Notable OGs

Business and Politics

Sir Harold Atcherley - attended Gresham's from 1932 - 1935 (Woodlands)

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Sir Harold was an executive with Royal Dutch Shell.  He served on many public bodies, including the Armed ForcesPay Review Body and the Police Negotiating Board, of both of which he was Chairman.  He was also Chairman of the Aldeburgh Festival.  During the War, he was an Intelligence Corps Staff Captain at HQ 18 Division at Singapore, becoming a Japanese PoW.  His harrowing experiences at Changi and on the “Death Railway” are vividly and movingly described in his recently reissued War Diary.

Sir James Dyson CBE - attended Gresham's from 1956 - 1965 (Old School House)Sir James Dyson.jpeg (thumbnail)

Sir James Dyson is literally a household name. With inventions such as the ball wheelbarrow and the bagless vacuum he has shown how research and design combine and has built up an enormously successful and innovative company. Dyson vacuum cleaners set the benchmarks in today's market. A passionate advocate for Engineering education, he founded the James Dyson Foundation in 2002. 

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Prof. Sir Christopher Howes KCVO CB - attended Gresham's from 1955 - 1959 (Woodlands)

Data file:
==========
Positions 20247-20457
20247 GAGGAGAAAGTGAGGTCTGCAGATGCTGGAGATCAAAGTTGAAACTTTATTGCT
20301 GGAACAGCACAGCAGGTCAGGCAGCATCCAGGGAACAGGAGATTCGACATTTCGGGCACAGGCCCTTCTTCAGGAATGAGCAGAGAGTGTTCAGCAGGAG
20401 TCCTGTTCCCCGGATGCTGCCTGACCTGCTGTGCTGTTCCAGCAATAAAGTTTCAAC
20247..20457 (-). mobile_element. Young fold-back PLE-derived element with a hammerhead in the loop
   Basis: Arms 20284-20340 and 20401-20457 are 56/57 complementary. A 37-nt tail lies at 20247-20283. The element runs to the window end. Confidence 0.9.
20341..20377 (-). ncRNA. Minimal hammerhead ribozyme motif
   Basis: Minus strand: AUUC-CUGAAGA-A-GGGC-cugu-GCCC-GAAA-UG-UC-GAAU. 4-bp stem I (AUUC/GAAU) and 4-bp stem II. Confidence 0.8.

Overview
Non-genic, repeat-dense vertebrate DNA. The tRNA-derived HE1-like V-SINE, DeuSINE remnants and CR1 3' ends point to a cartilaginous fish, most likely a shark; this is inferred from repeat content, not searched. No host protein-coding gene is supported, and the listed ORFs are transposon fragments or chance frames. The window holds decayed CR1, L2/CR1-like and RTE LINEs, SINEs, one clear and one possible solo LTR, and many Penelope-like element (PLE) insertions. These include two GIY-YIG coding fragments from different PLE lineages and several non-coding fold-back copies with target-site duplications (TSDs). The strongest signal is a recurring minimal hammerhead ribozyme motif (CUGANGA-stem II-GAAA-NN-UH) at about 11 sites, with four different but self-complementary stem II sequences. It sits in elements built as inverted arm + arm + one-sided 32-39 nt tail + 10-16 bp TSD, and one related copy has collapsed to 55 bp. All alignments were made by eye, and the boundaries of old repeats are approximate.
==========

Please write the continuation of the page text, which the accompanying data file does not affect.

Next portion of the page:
A leading figure in the world of land and buildings with a career in the public, private and academic sectors, Sir Christopher was from 1989 to 2001 Second Commissioner and Chief Executive of the Crown Estate.


Alastair Hetherington (1919 - 1999) - attended Gresham's from 1933 - 1938 (Woodlands)Alastair Hetherington.jpeg (thumbnail)

The Editor of The Guardian for nearly twenty years, Hetherington is regarded as one of the leading newsmen of the second half of the twentieth century.

Baron Reith of Stonehaven KT GCVO GBE CB TD PC (1889 - 1971) - attended Gresham's from 1904 - 1906 (Bengal Lodge)

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Founder of the BBC, Lord Reith was its first general manager when it was set up as the British BroadcastingCompany in 1922, and went on to be appointed its first director general when it became a public corporation in 1927. His high-minded concept of broadcasting as a way of educating the masses had a huge influence on the BBC and similar organisations around the world. He was brought up in Scotland and joined Gresham’s in 1904, where he was the only Presbyterian and the only Scot. He enjoyed the School cadet training corps and was a good enough shot to compete at Bisley. 


Lieutenant-General Sir Terence Airey.jpeg (thumbnail)Lieutenant-General Sir Terence Airey KCMG CB CBE (1900 -1983) - attended Gresham's from 1913 - 1916 (OldSchool House)